462 A. M. E. REVIEW.
While Paul acknowledges the mystery of the manner of
this resurrection, for finite conception, he contends for the
truth of the doctrine on the unmistakable ground of theism.
The proper belief in God, as the Maker and Preserver of all
things, is sufficient guarantee for the possibility of the
resurrection of the identical body that fell asleep in death,
regardless to how it may have been devoured and trans-
mitted by different animals or scattered to the four winds
of the earth. We cannot put a limit to omnipotence. It is
absolutely all powerful (in all things right), or, on the other
hand, has acquired power, which is equivalent to finite
power, destroying the very idea of the power of God.
Before Agrippa the Apostle asked this question, when
making his defense, "Why should it be thought a thing in-
credible with you, that God should raise the dead?" We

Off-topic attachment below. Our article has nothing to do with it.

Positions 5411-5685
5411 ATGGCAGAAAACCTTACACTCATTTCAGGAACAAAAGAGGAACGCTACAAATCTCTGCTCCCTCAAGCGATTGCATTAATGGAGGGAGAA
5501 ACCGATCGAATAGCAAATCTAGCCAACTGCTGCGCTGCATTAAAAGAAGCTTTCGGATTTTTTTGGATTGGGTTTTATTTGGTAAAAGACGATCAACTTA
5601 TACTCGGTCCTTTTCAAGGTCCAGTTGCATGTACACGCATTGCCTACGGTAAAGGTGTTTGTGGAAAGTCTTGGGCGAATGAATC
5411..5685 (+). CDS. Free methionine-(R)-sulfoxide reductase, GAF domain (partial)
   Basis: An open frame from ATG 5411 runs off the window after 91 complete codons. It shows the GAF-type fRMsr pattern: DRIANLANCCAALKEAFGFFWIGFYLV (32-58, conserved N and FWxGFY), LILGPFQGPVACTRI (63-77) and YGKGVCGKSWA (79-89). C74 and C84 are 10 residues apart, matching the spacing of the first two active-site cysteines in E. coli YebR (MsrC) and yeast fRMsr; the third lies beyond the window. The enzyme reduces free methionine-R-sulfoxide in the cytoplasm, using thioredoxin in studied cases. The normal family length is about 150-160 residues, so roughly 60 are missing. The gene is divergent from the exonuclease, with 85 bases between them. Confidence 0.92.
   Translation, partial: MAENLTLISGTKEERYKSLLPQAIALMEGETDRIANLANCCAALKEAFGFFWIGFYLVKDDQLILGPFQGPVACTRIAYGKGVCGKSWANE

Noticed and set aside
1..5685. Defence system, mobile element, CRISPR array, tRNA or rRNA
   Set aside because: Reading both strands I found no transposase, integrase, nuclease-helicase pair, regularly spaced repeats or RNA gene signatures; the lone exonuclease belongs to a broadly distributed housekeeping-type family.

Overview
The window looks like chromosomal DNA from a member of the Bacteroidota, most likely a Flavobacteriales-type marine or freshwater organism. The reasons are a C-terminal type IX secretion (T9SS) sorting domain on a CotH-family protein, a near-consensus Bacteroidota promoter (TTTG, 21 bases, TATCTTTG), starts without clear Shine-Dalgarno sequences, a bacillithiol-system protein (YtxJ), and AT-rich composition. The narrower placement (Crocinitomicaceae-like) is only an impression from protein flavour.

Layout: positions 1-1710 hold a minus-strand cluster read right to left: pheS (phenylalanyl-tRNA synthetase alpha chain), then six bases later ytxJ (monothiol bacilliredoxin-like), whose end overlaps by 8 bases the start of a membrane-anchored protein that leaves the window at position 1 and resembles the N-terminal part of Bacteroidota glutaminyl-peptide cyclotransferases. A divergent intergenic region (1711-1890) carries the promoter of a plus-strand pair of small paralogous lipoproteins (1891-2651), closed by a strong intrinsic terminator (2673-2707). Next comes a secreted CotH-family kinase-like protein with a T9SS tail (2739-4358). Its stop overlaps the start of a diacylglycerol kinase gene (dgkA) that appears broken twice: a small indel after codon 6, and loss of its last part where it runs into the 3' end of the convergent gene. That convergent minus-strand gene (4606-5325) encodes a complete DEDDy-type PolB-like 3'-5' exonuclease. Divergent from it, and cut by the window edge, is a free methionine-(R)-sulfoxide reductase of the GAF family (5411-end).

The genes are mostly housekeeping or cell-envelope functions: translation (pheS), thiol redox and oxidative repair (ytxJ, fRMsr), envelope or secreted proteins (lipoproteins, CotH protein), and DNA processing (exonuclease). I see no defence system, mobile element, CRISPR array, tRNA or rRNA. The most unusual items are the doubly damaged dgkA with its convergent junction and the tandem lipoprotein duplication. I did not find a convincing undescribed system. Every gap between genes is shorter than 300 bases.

must either admit that God can and will raise the same
body, or we must deny every phase of theism and the truth
of the resurrection. For, as has been intimated, if the
resurrection does not mean the arising of the same body, as
with our blessed Saviour for example, then it fails of intel-
ligent import. In the 42d, 44th, and 45th verses of this
15th chapter of I Cor. let us carefully note the dual use
made of the demonstrative, It. "It is sown in corruption;
it is raised in incorruption: It is sown in dishonor; it is
raised in glory: it is sown in weakness; it is raised in
power: It is sown a natural body; it is raised a spiritual
body." We will observe here that this neuter pronoun bears
in full force its impersonal import and has direct reference
to the resurrection of the body.
In some mysterious way, the physical properties and mat-
ter of the body sown in corruption, dishonor, weakness, and
in its natural state; will, through conditions greatly
changed, be raised in incorruption, in glory, in power, and
a spiritual body. To explain this conception of the Apostle
otherwise, is to explain away the real Bible import of a lit-
eral resurrection, and, in so many words, really "denying it
indeed and in truth."